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Survey Small biz short on funding suggests raising MBL cap
WASHINGTON (7/12/12)--A survey by a trade association for small businesses--which supports expanded business lending for credit unions--indicates that many small businesses are unable to locate funding sources. Among the solutions it suggests is increasing credit unions' member business lending (MBL) cap.

Further, the survey indicates that--when small businesses do go to a credit union--they like what they get, rather than what they receive from big banks.

Cash flow issues continue to plague a significant number of small businesses in the U.S., said the 2012 Small Business Access to Capital Survey from the National Small Business Association (NSBA).

The cash flow problems of small businesses have been "exacerbated in recent years," said NSBA in the report. Nearly half  (43%) of small-business respondents said that in the past four years, their loans or lines of credit were reduced. Nearly one in 10 had their loans or lines of credit called in early by their bank. Of those who experienced the early loan call-in, 19% were given fewer than 15 days.

"Given that the average balance on a loan or line of credit is $265,060, 15 days is a death sentence for most small business," said the report. "Adding insult to injury, 60% of those who reported changes in their loans or lines of credit stated that the reason was due to the bank's internal risk assessment, and 15% weren't even given a reason."

While 60% of small businesses responding to the survey did business with a large bank, only credit unions and small community banks received a majority overall positive rating by respondents, said NSBA.  Credit unions received a 60% positive rating; small banks, 73%, and large banks, 47%.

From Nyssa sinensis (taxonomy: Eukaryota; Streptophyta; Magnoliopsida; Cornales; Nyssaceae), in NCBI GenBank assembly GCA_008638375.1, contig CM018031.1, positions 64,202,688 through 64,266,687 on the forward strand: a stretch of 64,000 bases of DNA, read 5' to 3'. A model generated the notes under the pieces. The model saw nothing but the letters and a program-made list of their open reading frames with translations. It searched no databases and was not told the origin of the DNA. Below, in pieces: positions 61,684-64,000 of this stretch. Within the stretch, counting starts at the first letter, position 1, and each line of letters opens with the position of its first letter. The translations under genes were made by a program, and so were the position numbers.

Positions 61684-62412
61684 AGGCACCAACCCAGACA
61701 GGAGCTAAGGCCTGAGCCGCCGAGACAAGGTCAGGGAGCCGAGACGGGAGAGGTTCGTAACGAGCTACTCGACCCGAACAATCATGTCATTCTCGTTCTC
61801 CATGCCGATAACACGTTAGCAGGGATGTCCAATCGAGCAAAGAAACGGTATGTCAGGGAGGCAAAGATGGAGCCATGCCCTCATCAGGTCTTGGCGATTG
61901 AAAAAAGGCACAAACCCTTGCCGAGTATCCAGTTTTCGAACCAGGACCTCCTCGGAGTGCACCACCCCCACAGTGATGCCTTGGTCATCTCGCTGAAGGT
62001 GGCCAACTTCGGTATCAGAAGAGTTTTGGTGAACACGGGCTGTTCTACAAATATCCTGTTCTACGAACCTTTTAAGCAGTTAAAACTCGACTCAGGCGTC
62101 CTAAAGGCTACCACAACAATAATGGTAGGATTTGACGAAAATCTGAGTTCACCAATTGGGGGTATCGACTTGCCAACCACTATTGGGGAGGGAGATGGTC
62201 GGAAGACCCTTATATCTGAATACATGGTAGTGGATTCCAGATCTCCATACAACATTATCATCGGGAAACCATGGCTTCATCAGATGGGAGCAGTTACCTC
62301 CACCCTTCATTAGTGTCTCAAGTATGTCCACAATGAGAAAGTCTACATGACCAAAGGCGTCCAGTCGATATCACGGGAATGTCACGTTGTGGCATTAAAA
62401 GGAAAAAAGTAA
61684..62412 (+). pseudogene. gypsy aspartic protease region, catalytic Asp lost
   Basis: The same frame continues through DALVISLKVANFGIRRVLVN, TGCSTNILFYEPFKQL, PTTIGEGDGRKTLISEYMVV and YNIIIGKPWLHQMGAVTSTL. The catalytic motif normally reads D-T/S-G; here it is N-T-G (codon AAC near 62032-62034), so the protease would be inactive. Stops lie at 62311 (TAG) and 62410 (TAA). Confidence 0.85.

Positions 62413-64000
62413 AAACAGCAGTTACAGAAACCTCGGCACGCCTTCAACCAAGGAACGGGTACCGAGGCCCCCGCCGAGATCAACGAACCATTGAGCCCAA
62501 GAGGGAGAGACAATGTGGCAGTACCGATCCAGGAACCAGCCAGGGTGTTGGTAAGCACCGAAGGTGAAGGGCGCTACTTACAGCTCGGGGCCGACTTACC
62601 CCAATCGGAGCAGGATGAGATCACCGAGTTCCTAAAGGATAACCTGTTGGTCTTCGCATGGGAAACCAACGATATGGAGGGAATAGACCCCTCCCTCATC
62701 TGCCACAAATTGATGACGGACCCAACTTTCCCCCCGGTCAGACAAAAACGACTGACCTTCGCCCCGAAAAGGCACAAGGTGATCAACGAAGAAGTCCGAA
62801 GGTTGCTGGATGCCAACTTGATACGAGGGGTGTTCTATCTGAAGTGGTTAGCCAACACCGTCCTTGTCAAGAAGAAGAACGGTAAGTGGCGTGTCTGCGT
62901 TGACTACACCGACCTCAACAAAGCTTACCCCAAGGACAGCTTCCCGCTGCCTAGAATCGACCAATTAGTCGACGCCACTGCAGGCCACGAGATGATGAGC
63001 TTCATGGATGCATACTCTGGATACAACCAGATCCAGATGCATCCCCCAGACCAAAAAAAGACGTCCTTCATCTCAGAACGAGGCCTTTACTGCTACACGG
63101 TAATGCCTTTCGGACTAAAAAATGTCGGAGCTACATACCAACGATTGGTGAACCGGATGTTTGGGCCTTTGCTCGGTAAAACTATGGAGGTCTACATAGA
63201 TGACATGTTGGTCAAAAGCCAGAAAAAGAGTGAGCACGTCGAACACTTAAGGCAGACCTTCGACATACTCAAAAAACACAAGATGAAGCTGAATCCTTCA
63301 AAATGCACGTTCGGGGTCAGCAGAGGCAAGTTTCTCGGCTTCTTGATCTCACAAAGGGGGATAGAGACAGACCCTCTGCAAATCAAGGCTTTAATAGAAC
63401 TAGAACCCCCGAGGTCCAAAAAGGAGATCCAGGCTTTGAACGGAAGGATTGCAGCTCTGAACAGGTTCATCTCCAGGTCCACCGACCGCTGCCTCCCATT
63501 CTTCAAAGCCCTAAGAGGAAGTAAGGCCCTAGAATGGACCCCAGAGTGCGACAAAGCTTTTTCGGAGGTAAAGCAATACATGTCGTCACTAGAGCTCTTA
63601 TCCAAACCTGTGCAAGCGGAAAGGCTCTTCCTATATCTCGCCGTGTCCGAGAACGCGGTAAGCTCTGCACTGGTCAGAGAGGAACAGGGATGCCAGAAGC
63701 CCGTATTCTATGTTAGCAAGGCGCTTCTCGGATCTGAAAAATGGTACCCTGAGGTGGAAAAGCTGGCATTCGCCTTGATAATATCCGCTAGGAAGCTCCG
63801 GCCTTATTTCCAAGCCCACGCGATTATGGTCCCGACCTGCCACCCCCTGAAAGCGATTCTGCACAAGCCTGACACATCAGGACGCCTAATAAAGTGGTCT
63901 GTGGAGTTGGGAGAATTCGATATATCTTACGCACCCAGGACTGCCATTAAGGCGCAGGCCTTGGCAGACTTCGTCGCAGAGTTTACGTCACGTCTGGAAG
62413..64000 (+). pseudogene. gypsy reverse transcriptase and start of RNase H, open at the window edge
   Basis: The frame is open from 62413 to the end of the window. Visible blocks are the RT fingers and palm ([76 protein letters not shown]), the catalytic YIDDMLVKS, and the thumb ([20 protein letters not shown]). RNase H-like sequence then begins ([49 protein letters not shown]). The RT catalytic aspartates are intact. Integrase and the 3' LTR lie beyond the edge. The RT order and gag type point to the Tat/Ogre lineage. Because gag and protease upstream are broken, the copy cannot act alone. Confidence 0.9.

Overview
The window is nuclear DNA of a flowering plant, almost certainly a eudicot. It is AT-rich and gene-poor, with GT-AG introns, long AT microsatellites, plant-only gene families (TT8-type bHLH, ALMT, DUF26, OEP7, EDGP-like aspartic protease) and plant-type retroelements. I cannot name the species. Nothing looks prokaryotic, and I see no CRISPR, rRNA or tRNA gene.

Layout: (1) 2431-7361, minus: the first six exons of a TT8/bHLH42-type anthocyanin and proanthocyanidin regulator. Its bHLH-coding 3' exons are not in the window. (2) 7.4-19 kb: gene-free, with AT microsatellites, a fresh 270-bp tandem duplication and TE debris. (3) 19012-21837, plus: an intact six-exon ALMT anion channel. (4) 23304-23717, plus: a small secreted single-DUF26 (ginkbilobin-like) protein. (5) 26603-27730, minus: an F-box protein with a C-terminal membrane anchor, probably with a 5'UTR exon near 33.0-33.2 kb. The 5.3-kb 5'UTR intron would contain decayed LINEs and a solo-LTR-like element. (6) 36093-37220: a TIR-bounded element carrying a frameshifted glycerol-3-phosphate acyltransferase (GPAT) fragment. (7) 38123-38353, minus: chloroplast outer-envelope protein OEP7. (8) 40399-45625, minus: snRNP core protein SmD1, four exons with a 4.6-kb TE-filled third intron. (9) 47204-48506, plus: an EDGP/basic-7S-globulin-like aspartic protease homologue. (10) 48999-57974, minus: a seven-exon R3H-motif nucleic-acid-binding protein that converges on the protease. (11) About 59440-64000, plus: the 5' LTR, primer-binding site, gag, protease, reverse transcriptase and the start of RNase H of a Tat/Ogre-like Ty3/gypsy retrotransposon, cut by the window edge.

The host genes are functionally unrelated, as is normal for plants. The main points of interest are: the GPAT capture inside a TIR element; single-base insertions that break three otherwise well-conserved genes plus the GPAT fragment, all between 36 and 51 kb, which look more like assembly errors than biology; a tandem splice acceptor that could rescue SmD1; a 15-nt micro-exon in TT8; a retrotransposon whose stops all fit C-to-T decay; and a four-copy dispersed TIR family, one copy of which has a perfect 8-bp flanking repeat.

Small businesses' clients are taking longer to pay their bills--21% of businesses surveyed reported longer payment times with a notable jump in terms of net 60 to 90 days, said the report. Fifty-five percent of small subcontractors on federal projects reported late payments from a prime contractor.

NSBA offered two bright spots from the survey.  Nineteen percent of businesses surveyed said that with the recent passage of the JOBS Act, they are more likely to seek outside investors.

"Yet more must be done to improve finance options for small business," said the report, "from increasing the lending cap on credit unions to strengthening [Small Business Administration] lending programs to reforming the way the banking industry treats small-business loans."

NSBA is a member of a coalition that recently signed a letter put together by the Credit Union National Association (CUNA) to Congress urging passage of legislation to lift credit unions' MBL cap to 27.5% of assets from the current 12.25%. Lifting the cap would generate $13 billion in new small business loans and help create 140,000 jobs.

NSBA noted that its data from "as far back as 1993," indicate a "clear correlation to a small-business owner's ability to hire and his/her ability to get financing."
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